with Isaiah 52:14 and other passages the first web site
Thanks for the question. I'm glad you find my site informative.
The Messiah Jesus and
John the Baptist by Robert Eisler, translated by Alexander Haggerty
Krappe (Methuen, London, 1931)
of Classical Greek (Oxford University Press, 1995); on-line version
available at the
What are the oldest manuscripts we have of Josephus' works?
Josephus write the "Discourse on Hades?"
manuscripts of the works of Josephus in their original language of Greek
date to the tenth and eleventh centuries. Portions of the works are also
quoted in earlier manuscripts by other authors, particularly Eusebius (fourth
century). There are also versions in other languages, notably a Latin translation
made about the fifth century. These are all codexes, bound books, not scrolls.
As with all ancient texts, variations appear among the manuscripts
due to inaccuracies in copying. The two manuscripts considered to have
the best texts for the Jewish War are the Codex Parisinus Graecus
and the Codex Ambrosianus, both dating from circa 900-1000 CE. The Jewish
of its length, was transmitted in two parts; the best texts for the first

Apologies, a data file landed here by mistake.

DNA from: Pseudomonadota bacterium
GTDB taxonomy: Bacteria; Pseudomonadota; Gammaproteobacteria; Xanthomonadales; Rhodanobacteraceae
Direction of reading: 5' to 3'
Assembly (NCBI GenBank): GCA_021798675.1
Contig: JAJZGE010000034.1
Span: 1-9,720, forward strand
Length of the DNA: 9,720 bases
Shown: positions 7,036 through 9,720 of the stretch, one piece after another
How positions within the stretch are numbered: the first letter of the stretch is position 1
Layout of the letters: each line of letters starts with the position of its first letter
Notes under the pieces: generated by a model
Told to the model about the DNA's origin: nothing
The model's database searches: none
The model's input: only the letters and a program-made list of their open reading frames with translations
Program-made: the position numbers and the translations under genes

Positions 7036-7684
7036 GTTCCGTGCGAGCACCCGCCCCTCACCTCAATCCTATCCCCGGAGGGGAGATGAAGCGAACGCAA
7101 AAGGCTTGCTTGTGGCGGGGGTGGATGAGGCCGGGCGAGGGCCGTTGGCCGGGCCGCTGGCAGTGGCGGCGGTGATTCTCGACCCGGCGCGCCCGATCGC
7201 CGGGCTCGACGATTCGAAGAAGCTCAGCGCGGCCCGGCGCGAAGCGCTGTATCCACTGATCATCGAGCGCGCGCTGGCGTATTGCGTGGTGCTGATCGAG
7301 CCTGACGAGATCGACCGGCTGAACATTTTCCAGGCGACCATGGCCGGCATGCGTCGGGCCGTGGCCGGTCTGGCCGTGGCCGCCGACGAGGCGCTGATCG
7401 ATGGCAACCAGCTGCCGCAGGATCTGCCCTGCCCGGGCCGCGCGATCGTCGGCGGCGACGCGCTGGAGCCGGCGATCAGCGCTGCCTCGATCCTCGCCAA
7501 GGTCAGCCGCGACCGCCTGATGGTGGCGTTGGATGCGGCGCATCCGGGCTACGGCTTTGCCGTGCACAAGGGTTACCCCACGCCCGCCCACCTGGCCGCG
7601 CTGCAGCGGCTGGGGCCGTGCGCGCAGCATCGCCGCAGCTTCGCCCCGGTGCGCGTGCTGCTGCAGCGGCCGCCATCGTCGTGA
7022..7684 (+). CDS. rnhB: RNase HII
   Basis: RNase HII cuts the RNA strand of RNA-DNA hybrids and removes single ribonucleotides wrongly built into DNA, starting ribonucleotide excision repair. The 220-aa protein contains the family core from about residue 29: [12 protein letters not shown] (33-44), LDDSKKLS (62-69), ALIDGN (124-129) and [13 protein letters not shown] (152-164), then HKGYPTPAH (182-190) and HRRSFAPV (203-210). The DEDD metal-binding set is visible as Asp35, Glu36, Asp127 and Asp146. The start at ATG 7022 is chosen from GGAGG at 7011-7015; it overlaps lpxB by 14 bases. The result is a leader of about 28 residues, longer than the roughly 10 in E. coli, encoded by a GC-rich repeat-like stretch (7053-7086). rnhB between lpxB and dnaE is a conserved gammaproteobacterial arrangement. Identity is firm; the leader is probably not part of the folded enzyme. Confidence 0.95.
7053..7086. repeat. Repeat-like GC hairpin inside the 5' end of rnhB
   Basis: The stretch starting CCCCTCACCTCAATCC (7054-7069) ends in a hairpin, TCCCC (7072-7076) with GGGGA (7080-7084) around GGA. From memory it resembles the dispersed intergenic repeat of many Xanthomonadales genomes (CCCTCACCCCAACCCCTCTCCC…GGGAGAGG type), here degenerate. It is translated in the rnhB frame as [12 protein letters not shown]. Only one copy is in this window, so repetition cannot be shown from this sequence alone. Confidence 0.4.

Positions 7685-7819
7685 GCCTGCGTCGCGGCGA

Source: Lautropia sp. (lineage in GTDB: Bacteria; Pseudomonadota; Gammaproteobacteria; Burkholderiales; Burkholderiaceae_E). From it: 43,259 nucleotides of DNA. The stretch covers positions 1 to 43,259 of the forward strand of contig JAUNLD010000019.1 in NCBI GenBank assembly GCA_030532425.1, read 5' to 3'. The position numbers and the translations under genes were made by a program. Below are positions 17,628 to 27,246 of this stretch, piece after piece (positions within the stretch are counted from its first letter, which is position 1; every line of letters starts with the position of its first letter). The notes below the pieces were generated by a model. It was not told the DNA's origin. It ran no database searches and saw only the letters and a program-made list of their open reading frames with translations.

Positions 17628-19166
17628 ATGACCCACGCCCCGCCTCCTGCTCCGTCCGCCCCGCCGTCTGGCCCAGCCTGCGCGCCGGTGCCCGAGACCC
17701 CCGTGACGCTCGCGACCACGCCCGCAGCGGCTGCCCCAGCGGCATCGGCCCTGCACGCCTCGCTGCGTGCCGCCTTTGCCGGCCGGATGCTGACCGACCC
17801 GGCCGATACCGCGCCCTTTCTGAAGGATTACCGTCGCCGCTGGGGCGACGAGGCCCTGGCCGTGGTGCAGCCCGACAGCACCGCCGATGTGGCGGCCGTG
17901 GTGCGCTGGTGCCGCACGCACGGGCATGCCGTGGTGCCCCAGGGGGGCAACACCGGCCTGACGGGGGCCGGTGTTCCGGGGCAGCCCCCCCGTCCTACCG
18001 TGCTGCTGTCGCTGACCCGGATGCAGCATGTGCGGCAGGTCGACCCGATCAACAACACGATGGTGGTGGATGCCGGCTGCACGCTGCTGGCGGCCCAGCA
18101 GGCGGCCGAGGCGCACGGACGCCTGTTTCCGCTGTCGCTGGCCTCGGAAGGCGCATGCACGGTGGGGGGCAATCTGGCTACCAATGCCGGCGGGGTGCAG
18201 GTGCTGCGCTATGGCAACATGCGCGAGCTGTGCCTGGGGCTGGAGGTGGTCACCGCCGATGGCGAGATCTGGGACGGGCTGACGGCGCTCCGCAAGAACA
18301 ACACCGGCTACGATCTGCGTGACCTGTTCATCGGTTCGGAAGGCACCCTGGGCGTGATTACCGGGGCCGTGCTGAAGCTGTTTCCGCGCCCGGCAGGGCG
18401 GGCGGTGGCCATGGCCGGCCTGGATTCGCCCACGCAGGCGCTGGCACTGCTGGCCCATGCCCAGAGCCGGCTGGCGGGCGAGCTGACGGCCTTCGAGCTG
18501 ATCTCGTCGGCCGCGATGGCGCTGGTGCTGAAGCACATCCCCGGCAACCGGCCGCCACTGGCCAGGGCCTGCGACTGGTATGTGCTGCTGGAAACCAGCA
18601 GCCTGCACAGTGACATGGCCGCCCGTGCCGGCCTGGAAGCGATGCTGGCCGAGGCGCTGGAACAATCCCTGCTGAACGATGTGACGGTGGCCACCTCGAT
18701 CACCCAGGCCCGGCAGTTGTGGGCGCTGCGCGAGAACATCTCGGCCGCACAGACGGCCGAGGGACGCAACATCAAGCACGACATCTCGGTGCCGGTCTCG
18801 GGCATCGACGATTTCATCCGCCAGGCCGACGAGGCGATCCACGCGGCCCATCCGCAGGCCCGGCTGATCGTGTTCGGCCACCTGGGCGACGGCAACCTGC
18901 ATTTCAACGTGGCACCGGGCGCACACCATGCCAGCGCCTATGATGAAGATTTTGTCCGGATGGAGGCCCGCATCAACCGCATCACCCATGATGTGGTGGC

Books 1 to 10) are Codex Regius Parisinus (fourteenth century) and Codex
Oxoniensis (fifteenth century); the best texts for the second half (Antiquities
Books 11 to 20) are Codex Palatinus (ninth or tenth century) and Codex
Ambrosianus; the latter are also the preferred authorities for the Life
. The only manuscript for Against Apion is Codex Laurentius, from
the eleventh century, which has a large gap in Book II that must be filled
by the old Latin version.
Numerous translations of these manuscripts have appeared over
the years, and exploded in number after the invention of the printing press;
the first printed edition dates from 1470. An important printed Greek edition,
now called the Editio Princeps, was published by Johannes Froben in Basel
in 1544, which seems to use a manuscript different from those known. Using
the oldest manuscripts to try to determine the original text, Benedict
Niese from 1887 to 1889 published a six volume Greek edition with full
notes as to the variant readings; this is the text used for the English
translations of both the Loeb Library edition and the new Brill Josephus
Project, although the translators at times prefer alternate readings as
the best ones against Niese's choices. The very popular Whiston translation,
first published in 1737, is unfortunately not based on as fine a text,
and so careful readers will find differences between the Whiston version
and more modern translations.
The Jewish War, Books
I-II, Introduction to the Loeb Edition by H. St. J. Thackeray (Cambridge,
Books I-IV, Introduction to the Loeb Edition by H. St. J. Thackeray (Cambridge,
Books IX-XI, Prefatory Note to the Loeb Edition by Ralph Marcus (Cambridge,
The Brill Josephus
Project, Series Preface by Steve Mason (appearing in each volume) (Leiden,
und textkritishe Untersuchungen zu Flavius Josephus, Heinz Schreckenberg
(Leiden, Brill, 1977)
Could Luke and Josephus both be right about Lysanias, Tetrach of Abilene?
Do you have
any information on the current thinking on the provenance of "An Extract Out